" ". The Smiling Cat

Friday, May 11, 2018

Tassels: How to Create Broomstick & Yarn ChubbieTassels-Another Easy, but Great Tutorial From Sew4Home

Tassels can be the finishing touch of many home décor projects. Unfortunately, they can be expensive and the selection of colors and styles are limited. Fortunately, this doesn't have to be a problem for you...!
Tassels are actually easy to make, the materials are inexpensive & if you sew or craft-you are likely to have most of the materials on hand.

Do you know how to make your own tassels...?
They are quick, easy, versatile & just plain fun..!
Again, tassels are a wonderful embellishment for linens, cushions, tote bags, afghans etc. This Sew4Home tutorial shows you how to create two unique & classic tassel styles. Just follow the link above.
First, the Broomstick Tassel which is made with sleek embroidery floss wrapped as a hanging loop and the Yarn Chubbie, which looks like a fluffy, little dancing doll.
This tutorial is part of Sew4Home's Fast Friday series of projects that are about whipping up something wonderful, with items on hand & in no time at all.
Sounds Good- 
They share very basic sewing & crafting lessons-which will add to your skill & lead you in new directions..!

Broomstick Tassels:

& Yarn Chubbies:

These tutorials are for medium-sized tassels, but it's easy to adjust the size. Go larger for home décor projects, like floor cushions. Or, if you like, you can make them smaller to wear as a pendant necklace or tiny as elegant earrings.


On a floor pillow:

Use as a key fob:

You can also look up this previous tutorial by Sew4Home:

Click to Enlarge

This tutorial was written for embroidery floss because it is inexpensive, easy to find & the options are nearly endless. Floss comes in silk, metallic and variegated color options as well as the traditional Pearle cotton. This tutorial was meant for holiday sewing projects-stockings, ornaments, table runners & more.

Looking for a challenge...?


Or Something Simple & Sweet:

A Tassel Blanket

Isn't this a sweet photo.....?!

One more project from Sew4Home, they have the nicest patterns:

BoHo Fringe Scarf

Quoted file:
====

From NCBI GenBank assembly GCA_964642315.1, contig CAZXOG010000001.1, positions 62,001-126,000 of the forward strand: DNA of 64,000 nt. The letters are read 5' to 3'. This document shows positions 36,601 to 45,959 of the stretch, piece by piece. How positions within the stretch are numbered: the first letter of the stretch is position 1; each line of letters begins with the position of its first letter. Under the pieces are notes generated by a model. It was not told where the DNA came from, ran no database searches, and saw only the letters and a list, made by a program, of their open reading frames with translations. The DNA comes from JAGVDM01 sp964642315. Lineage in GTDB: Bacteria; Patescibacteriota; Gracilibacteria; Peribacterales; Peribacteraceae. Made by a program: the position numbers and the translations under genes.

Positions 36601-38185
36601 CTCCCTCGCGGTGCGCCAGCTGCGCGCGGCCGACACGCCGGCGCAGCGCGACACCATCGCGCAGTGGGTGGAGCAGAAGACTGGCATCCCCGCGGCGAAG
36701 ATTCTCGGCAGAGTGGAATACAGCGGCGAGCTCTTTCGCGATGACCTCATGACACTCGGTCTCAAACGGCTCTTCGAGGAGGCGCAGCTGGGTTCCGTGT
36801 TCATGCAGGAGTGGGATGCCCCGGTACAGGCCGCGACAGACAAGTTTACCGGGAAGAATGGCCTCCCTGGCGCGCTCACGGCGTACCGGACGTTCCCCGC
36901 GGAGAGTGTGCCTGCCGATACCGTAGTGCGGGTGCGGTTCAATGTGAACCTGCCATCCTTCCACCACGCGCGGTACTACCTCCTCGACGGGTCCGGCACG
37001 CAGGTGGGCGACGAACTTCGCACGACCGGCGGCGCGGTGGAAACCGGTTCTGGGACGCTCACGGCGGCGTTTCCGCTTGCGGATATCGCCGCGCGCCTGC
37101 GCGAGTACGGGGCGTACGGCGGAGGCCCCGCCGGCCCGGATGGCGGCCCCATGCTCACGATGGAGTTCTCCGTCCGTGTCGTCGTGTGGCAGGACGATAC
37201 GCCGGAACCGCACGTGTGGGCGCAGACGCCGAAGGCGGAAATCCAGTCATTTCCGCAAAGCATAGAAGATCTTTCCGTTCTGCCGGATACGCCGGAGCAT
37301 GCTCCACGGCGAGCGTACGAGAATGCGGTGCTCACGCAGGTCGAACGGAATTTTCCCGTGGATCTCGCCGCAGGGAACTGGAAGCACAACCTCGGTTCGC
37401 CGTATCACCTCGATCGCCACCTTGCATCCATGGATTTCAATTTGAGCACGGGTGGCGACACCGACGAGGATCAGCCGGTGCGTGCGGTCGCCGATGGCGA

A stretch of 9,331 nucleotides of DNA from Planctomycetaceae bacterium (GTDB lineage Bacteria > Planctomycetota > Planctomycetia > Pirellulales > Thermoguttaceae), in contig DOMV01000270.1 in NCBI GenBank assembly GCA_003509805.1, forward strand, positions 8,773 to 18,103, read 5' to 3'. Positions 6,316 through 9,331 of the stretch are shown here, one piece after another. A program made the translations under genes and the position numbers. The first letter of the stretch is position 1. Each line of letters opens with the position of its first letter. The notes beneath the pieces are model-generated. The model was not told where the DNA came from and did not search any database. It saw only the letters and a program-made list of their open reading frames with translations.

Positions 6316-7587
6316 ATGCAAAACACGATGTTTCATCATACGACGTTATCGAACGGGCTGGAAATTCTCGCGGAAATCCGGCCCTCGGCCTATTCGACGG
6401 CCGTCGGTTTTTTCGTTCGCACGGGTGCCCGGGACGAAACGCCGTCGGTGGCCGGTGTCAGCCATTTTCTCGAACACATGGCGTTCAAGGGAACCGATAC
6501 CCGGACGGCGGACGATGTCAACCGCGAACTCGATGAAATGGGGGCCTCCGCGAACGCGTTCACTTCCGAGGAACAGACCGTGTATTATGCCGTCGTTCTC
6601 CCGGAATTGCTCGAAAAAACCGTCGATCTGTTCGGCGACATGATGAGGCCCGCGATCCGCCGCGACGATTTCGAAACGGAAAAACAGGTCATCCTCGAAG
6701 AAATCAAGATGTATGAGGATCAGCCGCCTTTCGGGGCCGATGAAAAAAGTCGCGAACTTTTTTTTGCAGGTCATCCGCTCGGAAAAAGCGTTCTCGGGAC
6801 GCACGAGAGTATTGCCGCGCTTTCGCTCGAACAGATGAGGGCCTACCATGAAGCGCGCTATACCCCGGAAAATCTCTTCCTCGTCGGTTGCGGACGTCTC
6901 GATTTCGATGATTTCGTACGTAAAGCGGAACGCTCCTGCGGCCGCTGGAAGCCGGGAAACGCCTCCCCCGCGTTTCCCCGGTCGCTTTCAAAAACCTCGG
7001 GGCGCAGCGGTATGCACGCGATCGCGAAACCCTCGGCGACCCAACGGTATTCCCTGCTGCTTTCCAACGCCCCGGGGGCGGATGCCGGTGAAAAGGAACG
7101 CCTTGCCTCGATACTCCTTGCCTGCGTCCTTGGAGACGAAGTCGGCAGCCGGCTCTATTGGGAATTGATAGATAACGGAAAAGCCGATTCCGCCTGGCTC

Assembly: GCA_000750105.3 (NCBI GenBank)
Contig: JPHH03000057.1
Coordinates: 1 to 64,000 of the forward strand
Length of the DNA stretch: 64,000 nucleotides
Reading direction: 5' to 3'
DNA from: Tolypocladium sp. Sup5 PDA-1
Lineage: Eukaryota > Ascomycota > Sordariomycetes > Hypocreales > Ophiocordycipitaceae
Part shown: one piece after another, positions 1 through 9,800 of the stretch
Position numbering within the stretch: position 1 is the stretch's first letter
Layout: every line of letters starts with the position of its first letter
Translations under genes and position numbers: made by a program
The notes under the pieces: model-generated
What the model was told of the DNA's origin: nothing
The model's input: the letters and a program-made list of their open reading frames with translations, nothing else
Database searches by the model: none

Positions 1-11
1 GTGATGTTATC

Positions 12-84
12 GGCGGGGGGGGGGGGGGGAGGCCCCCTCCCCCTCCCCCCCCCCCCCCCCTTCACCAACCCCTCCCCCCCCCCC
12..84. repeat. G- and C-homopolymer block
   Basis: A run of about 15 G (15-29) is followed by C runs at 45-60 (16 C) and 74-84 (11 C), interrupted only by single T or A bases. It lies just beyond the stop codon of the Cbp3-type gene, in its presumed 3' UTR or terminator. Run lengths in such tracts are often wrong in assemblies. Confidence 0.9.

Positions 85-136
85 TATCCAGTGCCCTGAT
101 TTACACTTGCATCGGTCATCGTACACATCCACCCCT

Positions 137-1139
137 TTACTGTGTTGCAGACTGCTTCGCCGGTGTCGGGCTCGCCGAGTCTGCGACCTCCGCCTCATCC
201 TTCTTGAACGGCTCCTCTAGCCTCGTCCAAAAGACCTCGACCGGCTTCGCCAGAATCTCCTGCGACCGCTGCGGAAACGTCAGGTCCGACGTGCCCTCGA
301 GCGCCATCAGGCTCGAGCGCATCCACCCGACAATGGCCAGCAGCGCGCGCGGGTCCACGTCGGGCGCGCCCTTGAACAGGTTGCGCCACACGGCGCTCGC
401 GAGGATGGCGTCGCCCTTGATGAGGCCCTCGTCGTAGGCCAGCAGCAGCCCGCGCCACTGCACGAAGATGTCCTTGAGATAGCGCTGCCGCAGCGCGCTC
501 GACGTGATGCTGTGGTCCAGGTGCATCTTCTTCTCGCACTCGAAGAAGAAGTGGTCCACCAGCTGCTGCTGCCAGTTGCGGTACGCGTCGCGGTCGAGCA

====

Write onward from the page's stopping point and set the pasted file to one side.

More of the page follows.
Just an additional note:  I came across this article from Vogue Magazine which says tassels & fringe are making a comeback in home decor. This fringed mirror is taken from Instagram's "The Perfect Future". I kinda like it...!

                                                                  Fringe Benefits-Vouge Magazine

 Well, I think that's all I have to say about tassels at this moment. I hope you found this useful and/or at least interesting.

Hope you are having a great day....!

The Beginning of Catitude..................

Saturday, April 7, 2018

A Different Point of View: Log Cabin Ribbon Patchwork

One of the things that makes life so interesting.....Everyone has a different point of view! I probably would never thought of using ribbons to create a log cabin block, but for Elaine Schmidt whose passion is ribbons, it's a natural.

Lazy Log Cabin Ribbon Patchwork:

This is ribbon patchwork, one of the techniques that is featured in her book: "How to Make 100 Ribbon Embellishments". Which is available at: Amazon.com

This is called the Lazy Log Cabin pattern because it really is a short-cut version of the traditional pieced patchwork block. Except, the piecing uses rows of ribbons, placed side-by-side, to imitate the look of fabric. 

The block starts with a center square of ribbon that is fused to a base fabric. Surrounding rows of ribbon are then positioned around the square in rows. Each row covers the raw cut edges to the previous row, creating a very quick and neat log cabin block. Machine zigzag or decorative overcast stitches can be sewn along all the edges, where the ribbons abut. It would be interesting to mix fussy cut fabrics with the ribbons as a border.......
I'm going to put some thought into this and I'll let you know what I come up with-

Any suggestions?


Wednesday, October 29, 2014

Bohemian Fringed Cotton Dinner & Cocktail/Buffet Napkins

 Recently my friend, Debbie, and I sorted through a large bag of fabric given to us by another friend.  The lady was elderly and sadly, just didn’t see well enough to sew any longer.  In my share of the fabrics was quite a bit of this heavy, cotton, linen-like fabric, both in bright, raspberry  pink & a nice spring green.  It reminded me of the fabric used to make Indian saris.  I wasn’t sure what to make of it, so I put the fabric aside until I came across a pattern at The Purl Bee Blog.  Their blog has loads of craft patterns of every kind.  Their pattern was simple enough, but the ‘sari’ fabric was too loosely woven for this pattern.  So, I changed it a little & this is what I came up with….


The fabrics had been cut into a few large pieces, so I was only able to cut four 22” squares for the dinner napkins of each color.  The remaining fabric I cut into 12” squares for the smaller, cocktail napkins.  Since the fabric has a woven stripe, I had to be sure that I had the same number of stripes on each square.  Also, the fabric was much the same on both sides, so didn’t have to worry about the right or wrong side.  I began by pressing a 1” fold all the way around.